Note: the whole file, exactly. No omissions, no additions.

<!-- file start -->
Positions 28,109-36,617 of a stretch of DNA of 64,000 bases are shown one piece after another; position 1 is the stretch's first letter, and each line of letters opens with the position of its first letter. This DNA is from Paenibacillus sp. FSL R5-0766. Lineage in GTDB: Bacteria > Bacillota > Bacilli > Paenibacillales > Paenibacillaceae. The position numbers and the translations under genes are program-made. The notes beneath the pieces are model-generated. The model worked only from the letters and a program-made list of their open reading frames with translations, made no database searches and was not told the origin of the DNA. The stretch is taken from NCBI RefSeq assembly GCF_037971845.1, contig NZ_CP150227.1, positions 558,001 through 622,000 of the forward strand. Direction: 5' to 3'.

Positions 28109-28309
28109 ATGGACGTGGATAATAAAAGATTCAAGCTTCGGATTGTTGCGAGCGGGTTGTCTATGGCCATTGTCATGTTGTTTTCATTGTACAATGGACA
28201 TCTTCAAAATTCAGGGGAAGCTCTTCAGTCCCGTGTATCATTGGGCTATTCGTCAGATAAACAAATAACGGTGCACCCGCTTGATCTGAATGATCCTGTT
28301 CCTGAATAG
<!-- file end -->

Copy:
Positions 28,109-36,617 of a stretch of DNA of 64,000 bases are shown one piece after another; position 1 is the stretch's first letter, and each line of letters opens with the position of its first letter. This DNA is from Paenibacillus sp. FSL R5-0766. Lineage in GTDB: Bacteria > Bacillota > Bacilli > Paenibacillales > Paenibacillaceae. The position numbers and the translations under genes are program-made. The notes beneath the pieces are model-generated. The model worked only from the letters and a program-made list of their open reading frames with translations, made no database searches and was not told the origin of the DNA. The stretch is taken from NCBI RefSeq assembly GCF_037971845.1, contig NZ_CP150227.1, positions 558,001 through 622,000 of the forward strand. Direction: 5' to 3'.

Positions 28109-28309
28109 ATGGACGTGGATAATAAAAGATTCAAGCTTCGGATTGTTGCGAGCGGGTTGTCTATGGCCATTGTCATGTTGTTTTCATTGTACAATGGACA
28201 TCTTCAAAATTCAGGGGAAGCTCTTCAGTCCCGTGTATCATTGGGCTATTCGTCAGATAAACAAATAACGGTGCACCCGCTTGATCTGAATGATCCTGTT
28301 CCTGAATAG